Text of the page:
|Lincoln is the capital city of Nebraska in the USA. |
Lincoln was founded in 1859 as the village of Lancaster. Renamed and made Nebraska's state capital in 1867, is the now the second-largest city in the state. Lincoln is Nebraska's center of government and higher education and is a regional retail and transportation center. Despite its size, it retains a friendly, "small town" feel.
There are several threads running through Lincoln's cultural composition. The university and state government have attracted many rural Nebraskans to the city over the years, reinforcing its small town feel. Its position as a college town also helps shape the city's political culture, which is somewhat more liberal than most of the rest of the state. The electorate is nearly evenly split between the Republican and Democratic parties. Once a very ethnically homogeneous city, Lincoln has become more diverse over the past 30 years, welcoming immigrants and refugees from Southeast Asia, the Middle East, the former Soviet Union, and sub-Saharan Africa.
There is a long-standing friendly rivalry with Omaha, 80 km (50 mi.) to the northeast.
Getting around Lincoln is a mixed-bag proposition. If you are planning on staying near the center of town, you probably won't need a rental. All major necessities except groceries are available in or near downtown.
Driving: Lincoln, despite its size, does not have any cross-town freeways or expressways. The city is laid out in a grid pattern; a handful of diagonal streets exists. Major through streets are generally located once per mile; there are generally 14 streets to the mile. Traffic can be heavy on major streets and in downtown during rush hour and on football Saturdays.
Buses: Lincoln's StarTran service runs on weekdays and Saturdays. Individual fares are $1.25 (have exact change)/seniors $0.60/trips in the downtown zone or on the Star Shuttle are $0.30. Monthly passes are $35; various discounts are available. Passes can be purchased at many businesses around town (primarily grocery stores and banks).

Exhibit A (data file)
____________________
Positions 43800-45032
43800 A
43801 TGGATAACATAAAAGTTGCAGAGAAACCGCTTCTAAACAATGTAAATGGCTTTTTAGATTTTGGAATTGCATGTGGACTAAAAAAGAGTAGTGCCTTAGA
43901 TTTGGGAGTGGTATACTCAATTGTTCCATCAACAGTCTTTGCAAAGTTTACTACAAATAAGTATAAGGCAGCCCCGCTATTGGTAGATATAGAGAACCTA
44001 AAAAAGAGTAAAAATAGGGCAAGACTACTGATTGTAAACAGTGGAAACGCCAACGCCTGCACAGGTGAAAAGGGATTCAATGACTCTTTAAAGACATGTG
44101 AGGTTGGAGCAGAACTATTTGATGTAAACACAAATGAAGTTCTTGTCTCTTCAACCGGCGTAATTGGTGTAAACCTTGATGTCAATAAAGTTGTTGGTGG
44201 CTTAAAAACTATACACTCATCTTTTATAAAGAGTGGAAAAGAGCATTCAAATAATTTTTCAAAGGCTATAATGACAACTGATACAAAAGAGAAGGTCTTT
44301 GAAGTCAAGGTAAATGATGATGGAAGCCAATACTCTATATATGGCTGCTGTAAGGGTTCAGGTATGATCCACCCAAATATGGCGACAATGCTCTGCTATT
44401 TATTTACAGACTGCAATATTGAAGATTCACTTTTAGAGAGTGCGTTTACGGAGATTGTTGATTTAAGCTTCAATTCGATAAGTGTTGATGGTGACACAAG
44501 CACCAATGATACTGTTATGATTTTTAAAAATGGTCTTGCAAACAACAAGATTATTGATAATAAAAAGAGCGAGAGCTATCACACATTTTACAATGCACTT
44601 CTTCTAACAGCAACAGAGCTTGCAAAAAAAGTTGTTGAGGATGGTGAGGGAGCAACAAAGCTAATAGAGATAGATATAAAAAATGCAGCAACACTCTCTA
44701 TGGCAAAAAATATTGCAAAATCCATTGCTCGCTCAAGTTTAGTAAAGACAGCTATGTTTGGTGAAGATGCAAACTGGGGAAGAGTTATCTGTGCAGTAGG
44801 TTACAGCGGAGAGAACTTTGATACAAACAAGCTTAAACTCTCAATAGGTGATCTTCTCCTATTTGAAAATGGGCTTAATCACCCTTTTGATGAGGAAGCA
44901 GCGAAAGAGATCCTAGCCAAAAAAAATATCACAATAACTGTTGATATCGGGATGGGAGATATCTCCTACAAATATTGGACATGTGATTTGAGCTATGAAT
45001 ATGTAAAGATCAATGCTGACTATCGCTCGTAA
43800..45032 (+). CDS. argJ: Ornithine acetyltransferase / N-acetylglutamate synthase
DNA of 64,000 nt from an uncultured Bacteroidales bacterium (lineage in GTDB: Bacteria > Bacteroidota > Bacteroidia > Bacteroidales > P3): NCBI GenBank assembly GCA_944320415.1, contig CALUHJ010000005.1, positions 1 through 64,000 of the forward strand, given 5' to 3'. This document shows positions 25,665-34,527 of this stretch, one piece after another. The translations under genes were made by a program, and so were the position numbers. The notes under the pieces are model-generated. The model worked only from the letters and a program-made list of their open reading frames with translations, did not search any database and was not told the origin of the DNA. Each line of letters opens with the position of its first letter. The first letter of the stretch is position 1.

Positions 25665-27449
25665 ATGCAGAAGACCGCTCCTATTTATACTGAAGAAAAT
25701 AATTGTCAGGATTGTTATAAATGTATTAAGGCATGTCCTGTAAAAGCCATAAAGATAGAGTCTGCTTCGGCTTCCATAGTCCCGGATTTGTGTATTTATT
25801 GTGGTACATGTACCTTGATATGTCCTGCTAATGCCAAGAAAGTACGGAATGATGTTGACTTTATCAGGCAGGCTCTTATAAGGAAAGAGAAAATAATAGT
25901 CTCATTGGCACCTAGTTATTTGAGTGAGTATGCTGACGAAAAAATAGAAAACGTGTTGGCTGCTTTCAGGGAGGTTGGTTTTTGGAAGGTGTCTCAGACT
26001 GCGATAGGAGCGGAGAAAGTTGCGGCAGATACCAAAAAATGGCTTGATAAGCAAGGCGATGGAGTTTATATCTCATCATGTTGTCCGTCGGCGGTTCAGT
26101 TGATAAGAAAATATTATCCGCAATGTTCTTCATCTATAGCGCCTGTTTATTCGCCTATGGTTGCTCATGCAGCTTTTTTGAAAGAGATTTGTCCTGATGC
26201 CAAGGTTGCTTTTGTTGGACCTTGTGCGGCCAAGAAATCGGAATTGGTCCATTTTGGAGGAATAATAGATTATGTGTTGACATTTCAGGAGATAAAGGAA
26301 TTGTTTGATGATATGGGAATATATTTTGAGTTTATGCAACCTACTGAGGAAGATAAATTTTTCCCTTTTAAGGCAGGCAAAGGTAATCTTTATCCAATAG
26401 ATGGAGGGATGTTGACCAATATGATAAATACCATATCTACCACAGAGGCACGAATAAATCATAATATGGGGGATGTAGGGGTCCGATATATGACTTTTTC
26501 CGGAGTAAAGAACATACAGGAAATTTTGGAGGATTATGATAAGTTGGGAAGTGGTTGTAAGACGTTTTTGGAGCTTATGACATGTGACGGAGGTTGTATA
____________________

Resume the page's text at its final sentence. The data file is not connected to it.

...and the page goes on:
Hiking/Biking Trails: Lincoln's trail system extends throughout the city. A cyclist can travel across the city in an hour or less.
Nebraska State Capitol: 15th and K Streets (main entrance); phone: 402-471-0448. Open to the public year-round, the Nebraska State Capitol building was completed in 1932 and is an excellent example of Art Deco architecture, as well as a radical departure from the traditional design of government buildings. Extensive interior art provides a symbolic representation of the history of Nebraska, its government, and its people. The observation deck on the 14th floor provides views of the entire city. Free guided tours last 30 minutes (summer) or 55 minutes (for school groups).
• Fire Works. In the Haymarket district, wood-fired cooking. Everything I had there was fantastic, I particularly liked the BBQ Brisket sandwich, and they have an open WiFi AP. $13 per person.
• Lazlo's. Another restaurant owned by the same group that own Fireworks (discussed elsewhere), Lazlos has a menu varied between burgers and steaks. A burger is reasonable, usually around $8.00. Most notable from Lazlos is the Lavash, a thin, cracker-crust, pizza-like appetizer proper for 3 to 4 people to share. A choice of toppings goes on top of melted cheese, chicken, bacon, green-peppers, and mushrooms are excellent choices. Lazlos is located directly next to Fireworks in the haymarket. Lazlos is associated with the Empyrean Brewing Company, so they always have excellent micro-brews on tap.
• The Oven. A downtown Lincoln classic. Started in neighboring [Omaha], the Oven serves excellent Indian cuisine in a cozy, candle-lit atmosphere. Sunday night's there is live music. Located in the Haymarket.
• Thai Garden. Tucked away at the base of the National Research building, Thai Garden is one of Lincoln's several Thai restaurants. Most consider the atmosphere to be lacking, and a few don't consider the menu to the best either. Lunch is a particularly good time to stop in and save some money.
• Thai House. Located just north of 27th and Vine, Thai House serves excellent food at more than reasonable prices. The atmosphere is so-so, but the service, food, and prices are terrific.